466783 pH Driven Reorientation of Cytochrome c on Silica Nanoparticles: Effect of Surface Charge Distribution and Dipole Moment

Thursday, November 17, 2016: 10:30 AM
Union Square 25 (Hilton San Francisco Union Square)
Jens Meissner, Institut für Chemie, Stranski Lab, Technische Universität Berlin, Berlin 10623, Germany, Gerhard H. Findenegg, Department of Chemistry, Technical University Berlin, D 10623 Berlin, Germany and Bhuvnesh Bharti, Cain Department of Chemical Engineering, Louisiana State University, Baton Rouge, LA

In the past decade, nanoscience has found numerous biomedical applications, such as targeted molecular delivery, in‑vivo imaging, sensing, and gene therapy. In almost all these applications, the active nanosized particles come in direct contact with biomolecular environments containing various proteins. Hence, developing a fundamental understanding on how proteins interact and self-assemble at nanoparticle surfaces is of eminent importance. Here we report an experimental study of the pH dependent spatial orientation of adsorbed cytochrome c onto silica nanoparticles (diameter 7 to 20 nm). We use small angle neutron scattering (SANS) to determine the equilibrium assembled state and spatial orientation of adsorbed cytochrome c in the pH range 2-11. We find that the protein orientation on nanoparticle’s surface is strongly correlated with its surface charge distribution and net dipole moment. Our comprehensive analysis of SANS data and protein surface charge distribution calculations indicates that the protein binds to the silica surface via its largest positive surface patch. This study provides a new way of analyzing and understanding protein-nanoparticle interactions, which may further contribute to the development of new approaches for fabricating surface-engineered materials for biomedical applications.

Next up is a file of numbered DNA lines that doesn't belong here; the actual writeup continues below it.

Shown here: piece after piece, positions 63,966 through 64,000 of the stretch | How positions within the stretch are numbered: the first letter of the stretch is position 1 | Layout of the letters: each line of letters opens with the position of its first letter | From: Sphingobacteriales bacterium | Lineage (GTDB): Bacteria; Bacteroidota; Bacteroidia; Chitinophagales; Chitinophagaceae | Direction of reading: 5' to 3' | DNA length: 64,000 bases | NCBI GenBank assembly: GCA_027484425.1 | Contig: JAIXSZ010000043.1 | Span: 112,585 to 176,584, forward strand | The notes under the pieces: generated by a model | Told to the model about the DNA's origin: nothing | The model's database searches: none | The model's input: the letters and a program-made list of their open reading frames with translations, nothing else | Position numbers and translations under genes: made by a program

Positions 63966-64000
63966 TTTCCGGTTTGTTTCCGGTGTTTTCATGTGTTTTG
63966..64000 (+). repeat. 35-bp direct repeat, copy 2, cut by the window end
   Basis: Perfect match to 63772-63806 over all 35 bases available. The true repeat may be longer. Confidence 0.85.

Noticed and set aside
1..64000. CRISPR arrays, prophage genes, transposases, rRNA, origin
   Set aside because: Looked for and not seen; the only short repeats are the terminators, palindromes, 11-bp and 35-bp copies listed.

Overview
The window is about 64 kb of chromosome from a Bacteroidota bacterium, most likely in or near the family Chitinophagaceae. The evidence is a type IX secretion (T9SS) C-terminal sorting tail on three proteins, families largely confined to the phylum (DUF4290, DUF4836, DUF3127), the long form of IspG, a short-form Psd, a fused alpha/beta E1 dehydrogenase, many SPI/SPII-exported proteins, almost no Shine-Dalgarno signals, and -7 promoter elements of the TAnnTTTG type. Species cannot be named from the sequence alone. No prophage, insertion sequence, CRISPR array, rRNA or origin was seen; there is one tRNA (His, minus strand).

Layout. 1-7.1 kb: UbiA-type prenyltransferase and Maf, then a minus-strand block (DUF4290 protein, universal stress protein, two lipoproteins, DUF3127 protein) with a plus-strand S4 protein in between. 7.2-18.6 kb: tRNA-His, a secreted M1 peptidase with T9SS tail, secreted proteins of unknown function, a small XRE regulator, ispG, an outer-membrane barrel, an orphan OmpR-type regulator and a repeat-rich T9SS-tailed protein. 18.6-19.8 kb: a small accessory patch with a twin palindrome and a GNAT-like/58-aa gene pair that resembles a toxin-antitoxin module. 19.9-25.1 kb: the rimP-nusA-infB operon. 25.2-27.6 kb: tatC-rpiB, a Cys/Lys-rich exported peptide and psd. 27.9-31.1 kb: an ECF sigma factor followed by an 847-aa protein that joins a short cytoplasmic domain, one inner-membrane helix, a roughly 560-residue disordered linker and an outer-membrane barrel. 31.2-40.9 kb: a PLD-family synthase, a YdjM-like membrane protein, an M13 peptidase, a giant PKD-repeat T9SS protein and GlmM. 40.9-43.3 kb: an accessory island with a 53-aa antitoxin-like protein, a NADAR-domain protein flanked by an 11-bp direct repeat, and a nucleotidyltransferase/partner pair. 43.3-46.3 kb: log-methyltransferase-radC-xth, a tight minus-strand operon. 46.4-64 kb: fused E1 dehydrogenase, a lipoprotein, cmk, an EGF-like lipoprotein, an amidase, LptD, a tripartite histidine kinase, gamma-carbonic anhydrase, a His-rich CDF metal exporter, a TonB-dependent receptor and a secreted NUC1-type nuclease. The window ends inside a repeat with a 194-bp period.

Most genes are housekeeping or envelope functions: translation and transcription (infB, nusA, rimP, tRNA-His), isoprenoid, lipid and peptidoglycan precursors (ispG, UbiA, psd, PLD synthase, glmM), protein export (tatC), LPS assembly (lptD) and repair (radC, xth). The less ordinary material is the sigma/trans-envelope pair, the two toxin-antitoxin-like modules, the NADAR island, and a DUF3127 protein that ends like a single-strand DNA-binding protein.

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See more of this Session: Self-Assembly in Solution
See more of this Group/Topical: Engineering Sciences and Fundamentals